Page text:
A Legend of St. Bartholomew

Charles Sellers June 21, 2015
Portuguese
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14 min read
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    It is a point of faith accepted by all devout Portuguese that thirty-three baths in the sea must be taken on or before the 24th of August of every year. Although the motive may not seem to be very reasonable, still the result is of great advantage to those believers who occupy thirty-three days in taking the thirty-three baths, for otherwise the majority of them would never undergo any form of ablution.

    That the demon is loose on the 24th of August is an established fact among the credulous; and were it not for the compact entered into between St. Bartholomew and the said demon, that all who have taken thirty-three baths during the year should be free from his talons, the list of the condemned would be much increased.

    Now, there was a very powerful baron, whose castle was erected on the eastern slope of the Gaviarra, overlooking the neighbouring provinces of Spain, and he had always refused to take these thirty-three baths, for he maintained that it was cowardly on the part of a man to show any fear of the demon. His castle was fully manned; the drawbridge was never left lowered; the turrets were never left unguarded; and a wide and deep ditch surrounded the whole of his estates, which had been given him by Affonso Henriques, after the complete overthrow of the Saracens at Ourique, in which famous and decisive battle the baron had wrought wondrous deeds of bravery.

    All round the castle were planted numerous vines, which had been brought from Burgundy by order of Count Henry, father of the first Portuguese king; and in the month of August the grapes are already well formed, but the hand of Nature has not yet painted them. Among the vines quantities of yellow melons and green water-melons were strewn over the ground, while the mottled pumpkins hung gracefully from the branches of the orange-trees.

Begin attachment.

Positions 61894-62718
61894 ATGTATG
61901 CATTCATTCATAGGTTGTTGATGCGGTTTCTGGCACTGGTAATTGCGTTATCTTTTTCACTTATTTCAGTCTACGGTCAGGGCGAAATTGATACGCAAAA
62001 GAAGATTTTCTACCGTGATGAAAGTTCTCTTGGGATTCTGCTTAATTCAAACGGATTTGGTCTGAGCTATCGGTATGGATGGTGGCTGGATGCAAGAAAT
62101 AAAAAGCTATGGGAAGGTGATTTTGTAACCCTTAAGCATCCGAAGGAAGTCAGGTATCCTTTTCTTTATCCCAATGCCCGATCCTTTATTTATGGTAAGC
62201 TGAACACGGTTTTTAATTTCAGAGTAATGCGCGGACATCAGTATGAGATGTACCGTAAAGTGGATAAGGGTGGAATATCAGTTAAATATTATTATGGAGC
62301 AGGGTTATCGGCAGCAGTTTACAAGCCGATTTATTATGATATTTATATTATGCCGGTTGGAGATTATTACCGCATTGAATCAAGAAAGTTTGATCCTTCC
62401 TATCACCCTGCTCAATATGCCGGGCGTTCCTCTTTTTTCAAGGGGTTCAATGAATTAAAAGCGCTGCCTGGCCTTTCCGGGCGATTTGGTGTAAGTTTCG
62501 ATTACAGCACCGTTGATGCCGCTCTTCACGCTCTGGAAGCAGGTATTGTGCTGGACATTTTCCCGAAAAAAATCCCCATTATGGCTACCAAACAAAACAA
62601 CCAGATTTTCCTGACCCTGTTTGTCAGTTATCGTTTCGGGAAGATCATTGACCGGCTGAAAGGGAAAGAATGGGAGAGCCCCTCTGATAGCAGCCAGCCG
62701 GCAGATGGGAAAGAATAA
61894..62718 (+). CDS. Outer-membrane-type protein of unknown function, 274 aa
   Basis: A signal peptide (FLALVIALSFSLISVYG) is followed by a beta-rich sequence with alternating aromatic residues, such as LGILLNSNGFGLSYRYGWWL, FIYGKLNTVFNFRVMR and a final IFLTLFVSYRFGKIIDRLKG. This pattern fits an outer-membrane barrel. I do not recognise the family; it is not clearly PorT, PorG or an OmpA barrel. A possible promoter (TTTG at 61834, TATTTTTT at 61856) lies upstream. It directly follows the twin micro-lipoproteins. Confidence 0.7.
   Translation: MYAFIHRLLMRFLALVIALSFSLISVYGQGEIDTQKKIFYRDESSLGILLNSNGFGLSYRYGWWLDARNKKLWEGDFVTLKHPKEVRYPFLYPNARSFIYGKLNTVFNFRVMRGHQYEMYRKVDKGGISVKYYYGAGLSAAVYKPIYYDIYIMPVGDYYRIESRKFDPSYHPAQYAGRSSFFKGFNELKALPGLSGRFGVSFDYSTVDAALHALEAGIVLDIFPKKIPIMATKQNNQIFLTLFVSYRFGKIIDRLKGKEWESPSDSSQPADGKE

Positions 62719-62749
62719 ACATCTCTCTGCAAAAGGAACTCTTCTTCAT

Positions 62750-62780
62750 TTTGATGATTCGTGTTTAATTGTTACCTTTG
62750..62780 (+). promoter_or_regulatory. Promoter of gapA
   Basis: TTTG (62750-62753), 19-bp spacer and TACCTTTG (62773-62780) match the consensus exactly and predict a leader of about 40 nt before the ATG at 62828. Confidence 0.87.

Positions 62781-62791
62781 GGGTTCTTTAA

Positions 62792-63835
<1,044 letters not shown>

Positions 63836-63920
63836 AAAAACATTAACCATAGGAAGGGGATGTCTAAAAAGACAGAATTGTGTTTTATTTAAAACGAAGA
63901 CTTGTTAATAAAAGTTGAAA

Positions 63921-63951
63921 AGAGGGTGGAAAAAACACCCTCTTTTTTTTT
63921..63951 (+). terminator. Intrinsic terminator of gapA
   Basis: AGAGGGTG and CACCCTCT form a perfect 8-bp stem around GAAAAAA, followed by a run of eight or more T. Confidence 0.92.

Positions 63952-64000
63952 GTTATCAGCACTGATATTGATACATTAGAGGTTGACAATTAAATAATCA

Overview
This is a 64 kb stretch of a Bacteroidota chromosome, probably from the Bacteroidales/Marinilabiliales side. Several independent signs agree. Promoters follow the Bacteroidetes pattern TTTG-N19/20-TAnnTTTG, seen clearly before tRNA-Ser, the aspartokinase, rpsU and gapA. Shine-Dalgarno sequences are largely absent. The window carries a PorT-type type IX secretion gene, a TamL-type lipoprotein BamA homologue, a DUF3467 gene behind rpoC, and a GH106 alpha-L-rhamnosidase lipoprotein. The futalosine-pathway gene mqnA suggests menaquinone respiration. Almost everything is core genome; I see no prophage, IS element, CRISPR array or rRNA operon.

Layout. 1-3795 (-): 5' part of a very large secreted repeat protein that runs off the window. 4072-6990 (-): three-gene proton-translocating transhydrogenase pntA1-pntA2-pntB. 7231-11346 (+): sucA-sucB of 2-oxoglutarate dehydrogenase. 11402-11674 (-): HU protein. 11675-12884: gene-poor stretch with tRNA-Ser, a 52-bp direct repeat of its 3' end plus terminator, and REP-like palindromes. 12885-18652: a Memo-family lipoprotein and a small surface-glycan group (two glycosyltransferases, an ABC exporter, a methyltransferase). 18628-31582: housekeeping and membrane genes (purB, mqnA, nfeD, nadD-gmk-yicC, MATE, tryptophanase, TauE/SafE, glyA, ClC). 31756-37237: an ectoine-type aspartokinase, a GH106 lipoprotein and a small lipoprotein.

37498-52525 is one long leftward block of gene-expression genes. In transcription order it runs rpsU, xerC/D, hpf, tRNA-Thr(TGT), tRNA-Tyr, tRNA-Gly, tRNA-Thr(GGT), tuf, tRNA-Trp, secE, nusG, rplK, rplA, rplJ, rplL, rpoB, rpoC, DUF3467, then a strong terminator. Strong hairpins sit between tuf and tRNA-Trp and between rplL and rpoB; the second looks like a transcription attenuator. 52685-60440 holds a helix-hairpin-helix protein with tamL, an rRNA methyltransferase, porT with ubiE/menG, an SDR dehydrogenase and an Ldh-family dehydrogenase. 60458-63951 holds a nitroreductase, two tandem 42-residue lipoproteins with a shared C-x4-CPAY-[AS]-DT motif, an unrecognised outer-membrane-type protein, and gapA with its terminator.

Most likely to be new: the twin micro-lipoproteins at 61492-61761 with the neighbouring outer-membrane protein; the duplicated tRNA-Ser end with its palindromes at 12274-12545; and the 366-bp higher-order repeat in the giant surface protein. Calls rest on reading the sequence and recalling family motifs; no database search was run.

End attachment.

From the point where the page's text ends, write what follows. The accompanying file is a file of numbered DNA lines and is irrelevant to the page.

In front of the castle was an arbour, formed of box-trees, under which a lovely fountain had been constructed; and here, in the hot summer months, would wander the baron’s only daughter, Alina. She was possessed of all the qualities, mental and physical, which went towards making the daughter of a feudal lord desired in marriage by all the gallants of the day; and as she was heiress to large estates, these would have been considered a sufficient prize without the said qualities. But Alina, for all this, was not happy, for she was enamoured of a handsome chief, who, unfortunately, wore the distinctive almexia, which proved him to be a Moor, and, consequently, not a fit suitor for the daughter of a Christian baron.

    “My father,” she would often soliloquize, “is kind to me, and professes to be a Christian. My lover, as a follower of the Prophet, hates my father, but, as a man, he loves me. For me he says he will do anything; yet, when I ask him to become a Christian, he answers me that he will do so if I can prevail on my father to so far conform with the Christian law as to take the thirty-three baths; and this my father will not do. What am I to do? He would rather fight the demon than obey the saint.”

    One day, however, she resolved on telling her father about her courtship with the young chief, Al-Muli, and of the only condition he made, on which depended his becoming a convert to Christianity, which so infuriated the baron that, in his anger, he declared himself willing to meet the demon in mortal combat, hoping thus to free the world of him and of the necessity of taking the thirty-three baths.

    This so much distressed Alina, that when, during the afternoon of the same day, Al-Muli met her in the arbour, she disclosed to him her firm resolution of entering a convent, and spending the rest of her days there.

    “This shall not be!” cried Al-Muli; and, seizing her round the waist, he lifted her on to his shoulder, sped through the baronial grounds, and, having waded through the ditch, placed her on the albarda of his horse and galloped away.

    Alina was so frightened that she could not scream, and she silently resigned herself to her fate, trusting in the honour of her lover.

    The alcazar, or palace, of Al-Muli was situated on the Spanish side of the frontier; and, as they approached the principal gate, the almocadem, or captain of the guard, hurried to receive his master, who instructed him to send word to his mother that he desired of her to receive and look after Alina. This done, he assisted his bride elect to dismount, and, with a veil hiding her lovely features, she was ushered by Al-Muli’s mother into a magnificently furnished room, and took a seat on a richly embroidered cushion, called an almofada.